1. Inform your interview partners in advance about the research project and the consent form you have adapted: that you want to record/transcribe and analyse the interview. Explain for what purpose your research is intended, who has access to the data and how you will handle data and data protection. Also, let your interview partners know that they have the right to withdraw at any time and provide them with a copy of the adapted written consent form. Keep the email correspondence if necessary.
3. Store your data in a safe and password-protected place, such as the university server or the repository. Do not store personal data in a cloud. Also, try to keep the data within the reach of the EU ordinance for data protection. Also, have a look at the FAQ point research data management here at the Library.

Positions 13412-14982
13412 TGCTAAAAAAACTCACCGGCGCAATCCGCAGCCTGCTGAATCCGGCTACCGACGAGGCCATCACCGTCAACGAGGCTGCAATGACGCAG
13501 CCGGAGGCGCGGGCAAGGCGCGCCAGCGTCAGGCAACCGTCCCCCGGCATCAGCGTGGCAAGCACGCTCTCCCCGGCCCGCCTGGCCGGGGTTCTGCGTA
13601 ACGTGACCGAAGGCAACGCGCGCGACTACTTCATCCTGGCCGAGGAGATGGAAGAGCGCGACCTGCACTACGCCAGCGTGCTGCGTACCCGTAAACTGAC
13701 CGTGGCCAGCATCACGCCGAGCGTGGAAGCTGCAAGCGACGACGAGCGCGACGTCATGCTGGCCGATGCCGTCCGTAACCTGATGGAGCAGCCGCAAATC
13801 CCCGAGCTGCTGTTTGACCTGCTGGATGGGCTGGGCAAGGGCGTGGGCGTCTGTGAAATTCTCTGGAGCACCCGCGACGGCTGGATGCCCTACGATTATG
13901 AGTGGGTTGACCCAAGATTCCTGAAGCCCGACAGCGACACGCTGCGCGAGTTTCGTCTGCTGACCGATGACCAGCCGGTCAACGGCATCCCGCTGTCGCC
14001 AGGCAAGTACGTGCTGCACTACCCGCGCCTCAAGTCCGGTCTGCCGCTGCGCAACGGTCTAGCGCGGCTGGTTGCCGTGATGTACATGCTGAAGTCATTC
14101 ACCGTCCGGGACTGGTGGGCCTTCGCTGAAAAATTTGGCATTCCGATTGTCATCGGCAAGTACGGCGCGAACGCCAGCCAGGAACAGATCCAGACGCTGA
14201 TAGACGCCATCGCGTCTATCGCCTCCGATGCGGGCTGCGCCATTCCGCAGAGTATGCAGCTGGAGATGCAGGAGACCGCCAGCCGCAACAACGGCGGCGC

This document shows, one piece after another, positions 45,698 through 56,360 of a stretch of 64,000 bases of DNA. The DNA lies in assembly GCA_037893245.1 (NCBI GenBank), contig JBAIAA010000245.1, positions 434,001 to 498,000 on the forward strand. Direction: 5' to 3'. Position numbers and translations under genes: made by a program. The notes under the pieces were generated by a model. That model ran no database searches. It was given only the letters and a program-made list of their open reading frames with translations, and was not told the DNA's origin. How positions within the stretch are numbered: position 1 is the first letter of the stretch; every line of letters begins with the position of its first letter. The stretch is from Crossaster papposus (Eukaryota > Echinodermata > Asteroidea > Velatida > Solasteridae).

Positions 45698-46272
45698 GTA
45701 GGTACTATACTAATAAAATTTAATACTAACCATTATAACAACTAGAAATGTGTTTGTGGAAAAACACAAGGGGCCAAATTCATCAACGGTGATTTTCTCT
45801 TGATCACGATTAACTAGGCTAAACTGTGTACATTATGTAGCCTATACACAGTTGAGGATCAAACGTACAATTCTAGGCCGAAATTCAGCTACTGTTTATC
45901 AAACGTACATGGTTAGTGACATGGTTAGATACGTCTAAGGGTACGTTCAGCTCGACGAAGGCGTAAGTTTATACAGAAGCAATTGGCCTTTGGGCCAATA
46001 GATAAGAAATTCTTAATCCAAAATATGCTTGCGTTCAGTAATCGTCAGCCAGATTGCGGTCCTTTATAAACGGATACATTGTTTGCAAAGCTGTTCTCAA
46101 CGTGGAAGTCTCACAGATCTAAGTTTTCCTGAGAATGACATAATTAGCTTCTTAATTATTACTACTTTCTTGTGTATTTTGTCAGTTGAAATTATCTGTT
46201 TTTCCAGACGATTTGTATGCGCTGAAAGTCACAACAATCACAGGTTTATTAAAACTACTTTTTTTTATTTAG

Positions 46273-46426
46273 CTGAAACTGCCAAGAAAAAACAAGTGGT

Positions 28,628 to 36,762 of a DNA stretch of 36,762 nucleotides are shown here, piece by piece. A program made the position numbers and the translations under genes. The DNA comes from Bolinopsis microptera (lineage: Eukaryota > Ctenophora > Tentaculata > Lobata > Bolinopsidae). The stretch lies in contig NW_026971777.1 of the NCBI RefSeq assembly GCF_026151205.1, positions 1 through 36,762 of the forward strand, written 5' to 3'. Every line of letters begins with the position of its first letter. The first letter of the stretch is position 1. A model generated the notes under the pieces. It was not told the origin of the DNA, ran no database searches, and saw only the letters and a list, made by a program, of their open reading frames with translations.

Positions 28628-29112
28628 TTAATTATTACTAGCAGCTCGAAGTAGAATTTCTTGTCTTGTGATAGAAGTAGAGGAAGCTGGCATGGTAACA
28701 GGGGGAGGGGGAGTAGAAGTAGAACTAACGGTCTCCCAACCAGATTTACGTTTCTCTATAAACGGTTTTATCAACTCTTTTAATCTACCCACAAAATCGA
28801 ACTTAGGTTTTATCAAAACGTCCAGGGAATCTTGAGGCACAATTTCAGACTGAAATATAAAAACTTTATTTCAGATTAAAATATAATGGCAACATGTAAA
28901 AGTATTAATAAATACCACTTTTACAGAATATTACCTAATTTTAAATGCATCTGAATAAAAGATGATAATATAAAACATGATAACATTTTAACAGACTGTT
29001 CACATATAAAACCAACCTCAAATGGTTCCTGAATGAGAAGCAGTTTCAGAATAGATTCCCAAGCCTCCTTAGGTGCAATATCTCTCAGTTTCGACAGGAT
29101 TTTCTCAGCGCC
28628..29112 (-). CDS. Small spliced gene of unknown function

Data handling is a very important measure for every research project. At any point in your research career or further projects, you might be asked how you are going to or how you have handled your data.
This should be prepared in the project planning phase and should always be adapted during the entire project. The following points should be considered in your research data management.
- What kind of data is generated and how is it generated?
- Which methods are used?
- Which general conditions (standards and policies of the discipline, research institution or funding agency) apply with regard to archiving and publication?
- Which formats will be chosen and how large will the volume of data be?